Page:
Protection Or Free Trade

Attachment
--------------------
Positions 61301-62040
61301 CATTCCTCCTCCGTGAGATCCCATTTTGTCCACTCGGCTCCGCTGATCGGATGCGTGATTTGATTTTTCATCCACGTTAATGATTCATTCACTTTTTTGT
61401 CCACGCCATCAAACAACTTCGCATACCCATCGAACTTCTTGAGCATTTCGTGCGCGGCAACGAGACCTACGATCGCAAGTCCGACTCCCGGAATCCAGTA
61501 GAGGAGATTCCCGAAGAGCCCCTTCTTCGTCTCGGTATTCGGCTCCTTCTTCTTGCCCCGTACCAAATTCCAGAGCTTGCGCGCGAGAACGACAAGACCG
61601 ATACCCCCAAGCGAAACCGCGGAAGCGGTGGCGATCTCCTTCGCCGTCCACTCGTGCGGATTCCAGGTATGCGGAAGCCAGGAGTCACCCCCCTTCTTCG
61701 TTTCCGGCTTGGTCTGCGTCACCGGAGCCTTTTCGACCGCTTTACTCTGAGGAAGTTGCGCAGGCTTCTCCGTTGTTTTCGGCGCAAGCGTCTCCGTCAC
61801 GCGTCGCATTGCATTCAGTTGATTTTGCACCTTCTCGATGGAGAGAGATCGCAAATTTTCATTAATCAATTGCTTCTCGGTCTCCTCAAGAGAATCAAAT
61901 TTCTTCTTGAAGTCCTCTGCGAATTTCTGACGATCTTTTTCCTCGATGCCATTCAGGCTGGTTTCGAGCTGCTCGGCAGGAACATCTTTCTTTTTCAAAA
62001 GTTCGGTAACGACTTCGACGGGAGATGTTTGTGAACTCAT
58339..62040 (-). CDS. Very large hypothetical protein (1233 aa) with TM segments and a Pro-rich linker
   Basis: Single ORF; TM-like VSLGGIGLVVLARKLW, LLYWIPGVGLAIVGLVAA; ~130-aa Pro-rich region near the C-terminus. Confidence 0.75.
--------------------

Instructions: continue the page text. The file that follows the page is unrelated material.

PROTECTION OR FREE TRADE AN EXAMINATION OF THE TARIFF QUESTION, WITH ESPECIAL REGARD TO THE INTERESTS OF LABOR BY HENRY GEORGE Author of The Science of Political Economy, Social Problems 1 Progress and Poverty A Perplexed Philosopher, The Condition of Labor, The Land Question, Property in Land etc. ROBERT SCHALKENBACH FOUNDATION 11 PARK PLACE NEW YORK 1935 TO THE MEMORY OF THOSE ILLUSTRIOUS FRENCHMEN OF A CENTURY AGO QUESNAY, TURGOT, MIRABEAU, CONDORCET, DUPONT AND THEIR FELbOWS WHO IN THE NIGHT OF DESPOTISM FORESAW THE GLORIES OF THE COMING DAY Prove all things hold fast that which is good. 19 PREFACE. Ethis book I have endeavored to determine whether protection or free trade better accords with the inter ests of labor, and to bring to a common conclusion on this subject those who really desire to raise wages. I have not only gone over the ground generally trav ersed, and examined the arguments commonly used, but, carrying the inquiry further than the controversial ists on either side have yet ventured to go, I have sought to discover why protection retains such popular strength in spite of all exposures of its fallacies to trace the con nection between the tariff question and those still more important social questions, now rapidly becoming the burning questions n of our times and to show to what radical measures the principle of free trade logically leads. While pointing out the falsity of the belief that tariffs can protect labor, I have not failed to recognize the facts which give this belief vitality, and, by an exami nation of these facts, have shown, not only how little the working-classes can hope from that mere revenue reform which is miscalled free trade, but how much theyhave to hope from real free trade. By thus har monizing the truths which free traders perceive with the facts that to protectionists make their own theory plau sible, I believe I have opened ground upon which those separated by seemingly irreconcilable differences of opinion may unite for that full application of the free iz PREFACE. trade principle which would secure both the largest production and the fairest distribution of wealth. By thus carrying the inquiry beyond the point where Adam Smith and the writers who have followed him have stopped, I believe I have stripped the vexed tariff question of its greatest difficulties, and have cleared the way for the settlement of a dispute which otherwise might go on interminably. The conclusions thus reached raise the doctrine of free trade from the emas culated form in which it has been taught by the English economists to the fullness in which it was held by the predecessors of Adam Smith, those illustrious French men, with whom originated the motto Laissez faire, and who, whatever may have been the confusions of their terminology or the faults of their method, grasped a central truth which free traders since their time have ignored. My effort, in short, has been to make such a candid and thorough examination of the tariff question, in all its phases, as would aid men to whom the subject is now a perplexing maze to reach clear and firm conclusions. In this I trust I have done something to inspire a movement now faint-hearted with the earnestness and strength of radical conviction, to prevent the division into hostile camps of those whom a common purpose ought to unite, to give to efforts for the emancipation of labor greater definiteness ofpurpose, and to eradicate that belief in the opposition of national interests which leads peoples, even of the same blood and tongue, to regard each other as natural antagonists. To avoid any appearance of culling absurdities, I have, in referring to the protectionist position, quoted mainly from the latest writer who seems to be regarded by American protectionists as an authoritative exponent of their viewsProfessor Thompson of the University of Pennsylvania. CONTENTS. CHAPTER FAG I. INTRODUCTORY 1 n. CLEARING GROUND 11 m. OF METHOD 23 IV...